Red and Black: Two different looks at the holiday’s biggest blockbuster

Suzanne Stroup’s review

When I heard the music from Broadway’s “Les Misérables”, I thought it was forgettable, to go along with the convoluted story and the one-dimensional characters. When I heard about the movie, I was not planning on seeing this one in theaters. Then I read the cast list. While people like Anne Hathaway and Hugh Jackman don’t exactly float my boat, people like Samantha Barks and Aaron Tveit do. Because of these two names, I thought I’d force myself to see it.
The highlights for me were “Do You Hear the People Sing?” and “Master of the House”. Sascha Baron Cohen and Helena Bonham Carter were absolutely perfect as the Thenardiers. I was not so impressed with the main characters. Hugh Jackman was…disappointing. He acted extremely well, but he sang as if he’d never met a note he didn’t want to sing sharp. Also, what was with creating a new song just for the movie? Seems like the producers are getting a little Oscar hungry.
I am in the unpopular club of kind of hating Anne Hathaway. She’s a decent actress, but should she win Best Supporting Actress because she butchered one of the best songs in a musical and got her hair cut off with a knife? She was in the movie for 30 minutes, tops, and she just cried the whole time. Anyone worth her million-dollar contract should be able to do that. And then we come to Russell Crowe. He just needs to learn to move his tongue when he is singing, and most of his issues would be resolved.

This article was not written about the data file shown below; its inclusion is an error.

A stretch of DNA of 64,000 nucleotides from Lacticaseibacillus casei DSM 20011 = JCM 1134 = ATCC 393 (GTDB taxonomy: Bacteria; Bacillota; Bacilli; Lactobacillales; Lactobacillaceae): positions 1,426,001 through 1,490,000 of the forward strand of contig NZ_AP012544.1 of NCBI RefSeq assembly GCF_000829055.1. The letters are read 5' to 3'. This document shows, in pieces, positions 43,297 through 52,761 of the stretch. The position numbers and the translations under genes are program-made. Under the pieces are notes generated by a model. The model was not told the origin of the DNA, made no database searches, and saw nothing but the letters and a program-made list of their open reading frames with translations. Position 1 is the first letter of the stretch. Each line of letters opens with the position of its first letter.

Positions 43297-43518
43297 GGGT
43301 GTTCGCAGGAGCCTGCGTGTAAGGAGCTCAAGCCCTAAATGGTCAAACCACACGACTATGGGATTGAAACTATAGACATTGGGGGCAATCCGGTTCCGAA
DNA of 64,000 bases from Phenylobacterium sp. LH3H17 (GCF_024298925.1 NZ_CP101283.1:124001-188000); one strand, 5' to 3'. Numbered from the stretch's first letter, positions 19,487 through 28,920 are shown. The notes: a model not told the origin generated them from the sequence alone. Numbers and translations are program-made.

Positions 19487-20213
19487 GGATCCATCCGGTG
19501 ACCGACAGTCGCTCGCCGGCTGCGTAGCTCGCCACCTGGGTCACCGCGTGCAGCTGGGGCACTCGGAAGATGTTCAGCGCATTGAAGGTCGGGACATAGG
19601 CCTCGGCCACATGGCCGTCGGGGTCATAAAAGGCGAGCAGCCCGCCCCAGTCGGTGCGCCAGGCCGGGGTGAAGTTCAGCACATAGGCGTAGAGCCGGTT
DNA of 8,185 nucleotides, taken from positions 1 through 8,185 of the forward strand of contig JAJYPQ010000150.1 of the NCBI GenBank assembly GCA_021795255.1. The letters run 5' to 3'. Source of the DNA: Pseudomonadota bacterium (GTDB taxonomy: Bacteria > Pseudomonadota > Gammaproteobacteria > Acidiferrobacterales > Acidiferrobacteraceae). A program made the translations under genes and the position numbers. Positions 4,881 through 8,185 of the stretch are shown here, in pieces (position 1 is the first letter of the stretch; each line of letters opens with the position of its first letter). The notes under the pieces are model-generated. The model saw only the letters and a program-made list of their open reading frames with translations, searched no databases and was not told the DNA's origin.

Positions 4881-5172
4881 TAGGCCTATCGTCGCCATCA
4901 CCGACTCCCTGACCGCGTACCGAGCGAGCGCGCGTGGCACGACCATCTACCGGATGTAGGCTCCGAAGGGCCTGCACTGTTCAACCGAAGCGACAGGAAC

After enduring these people for an hour and a half, we finally meet the students who set up the Barricade. Aaron Tveit, Samantha Barks and Eddie Redmayne were all fantastic, but any theatre-lover knew that they would be. Even the people cast as bit parts, just students, were incredible.
All of that being said about the actors, the movie was actually really watchable. It was gorgeous, full of rich colors against the stark contrast of the streets and the poor. Tom Hooper is a fantastic director and did a great job. He certainly deserves the Oscar. My only complaint with him was, at times, it seemed like he was focusing too much on the fact that the actors were singing live rather than on the storyline. Also, the handheld camera in the first few scenes was nauseating.
Obviously, I didn’t have the heart-wrenching experience that most people do, but hey, I’m in the minority. So let them eat their metaphorical cake, and watch this emotional porn. I’ll just be in the next theater over.